• By STEVE
    WEIZMAN, Associated Press Writer – Thu Jul 23, 2009 9:39AM EDT

JERUSALEM

Judaism’s
holiest prayer site has entered the Twitter age.

The
Western Wall now has its own address on the social networking service, allowing
believers around the globe to have their prayers placed between
its 2,000 year
-old-stones without even leaving their armchairs.

The
service’s Web site says petitioners can tweet their prayers and they will be
printed out and taken to the wall, where they will join the thousands of handwritten notes
placed by visitors who believe their requests will find a shortcut to God by
being deposited there.

The
wall, in Jerusalem‘s
Old City, is all that remains of the second
biblical Jewish temple,
destroyed by the Romans in 70 A.D. It stands where the bible says King Solomon
built the first temple, which was destroyed by the Babylonians more than 600 years earlier.

The
Tweet Your Prayers site does not identify its founders, saying only that the
driving force behind it is a "young man from Tel Aviv".

No
charge is made for placing a prayer at the wall. Visitors to the Web site are
invited to make donations by credit card and it has sponsored links to an
outdoor reception hall on the nearby Mount of Olives
and a publisher of custom-made prayer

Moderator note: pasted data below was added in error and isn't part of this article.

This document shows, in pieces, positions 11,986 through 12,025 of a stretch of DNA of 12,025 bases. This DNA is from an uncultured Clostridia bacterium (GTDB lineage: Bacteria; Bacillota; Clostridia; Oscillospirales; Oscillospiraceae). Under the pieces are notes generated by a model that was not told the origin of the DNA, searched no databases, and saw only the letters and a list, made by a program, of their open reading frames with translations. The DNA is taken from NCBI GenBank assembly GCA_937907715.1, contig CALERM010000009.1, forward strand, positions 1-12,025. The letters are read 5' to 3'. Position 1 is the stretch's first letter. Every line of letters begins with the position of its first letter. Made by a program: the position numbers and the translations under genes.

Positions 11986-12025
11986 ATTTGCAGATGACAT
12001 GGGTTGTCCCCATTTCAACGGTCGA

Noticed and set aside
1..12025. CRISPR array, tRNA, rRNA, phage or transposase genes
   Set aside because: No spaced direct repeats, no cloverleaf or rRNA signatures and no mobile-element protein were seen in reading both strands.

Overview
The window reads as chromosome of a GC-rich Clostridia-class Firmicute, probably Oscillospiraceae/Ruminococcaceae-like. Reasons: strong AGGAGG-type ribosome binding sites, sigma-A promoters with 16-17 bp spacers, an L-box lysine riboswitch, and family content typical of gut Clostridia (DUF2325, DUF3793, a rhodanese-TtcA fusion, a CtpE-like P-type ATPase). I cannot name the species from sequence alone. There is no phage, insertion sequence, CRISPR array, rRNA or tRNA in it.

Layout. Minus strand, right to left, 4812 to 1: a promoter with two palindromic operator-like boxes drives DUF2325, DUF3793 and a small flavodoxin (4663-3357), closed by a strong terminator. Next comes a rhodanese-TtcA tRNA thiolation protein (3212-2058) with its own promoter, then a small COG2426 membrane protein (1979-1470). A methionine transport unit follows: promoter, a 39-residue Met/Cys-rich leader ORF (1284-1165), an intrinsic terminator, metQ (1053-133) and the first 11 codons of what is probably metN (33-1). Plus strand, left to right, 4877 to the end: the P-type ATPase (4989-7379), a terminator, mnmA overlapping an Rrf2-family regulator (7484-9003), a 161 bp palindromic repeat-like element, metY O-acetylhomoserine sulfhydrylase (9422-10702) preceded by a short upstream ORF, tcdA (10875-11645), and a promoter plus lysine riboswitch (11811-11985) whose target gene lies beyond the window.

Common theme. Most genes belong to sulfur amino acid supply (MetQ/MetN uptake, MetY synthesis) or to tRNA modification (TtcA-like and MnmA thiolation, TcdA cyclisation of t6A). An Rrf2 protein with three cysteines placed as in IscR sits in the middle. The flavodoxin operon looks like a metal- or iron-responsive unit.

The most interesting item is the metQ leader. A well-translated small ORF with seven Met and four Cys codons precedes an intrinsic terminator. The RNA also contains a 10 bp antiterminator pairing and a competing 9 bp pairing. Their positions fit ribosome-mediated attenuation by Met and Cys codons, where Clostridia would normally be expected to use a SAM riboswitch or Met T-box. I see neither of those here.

books
.

Throughout
the ages, Jews have prayed at the Western Wall, and many others have made
courtesy calls.

Recent
VIP visitors include Pope
Benedict XVI
, Barack Obama when he was
a U.S.
presidential candidate and film star Leonardo DiCaprio,
whose bodyguards were arrested for allegedly assaulting three photographers
during a scuffle at the site.

Tweet
Your Prayers opened earlier this month but for several years, the Western Wall Heritage Foundation
has operated a fax hot line and a Web site where people overseas can send their
prayers and have them printed out and placed in the wall’s crevices.

Twice
a year, at Passover
in the spring and the Jewish New year in the fall, the wall’s rabbi clears out
the accumulated notes which are buried in accordance with Jewish custom, which
forbids the destruction of writings that mention God, such as worn or damaged
Torah scrolls, prayer books and other religious articles.

The
Tweet Your Prayers site’s Frequently Asked Questions page asks what recourse
users have if their prayers are not answered.

"Take
it up with the Big Guy upstairs," is the reply. "We’re just the
middlemen!"

Source URL: http://tech.yahoo.com/news/ap/20090723/ap_on_hi_te/ml_israel_prayer_tweets

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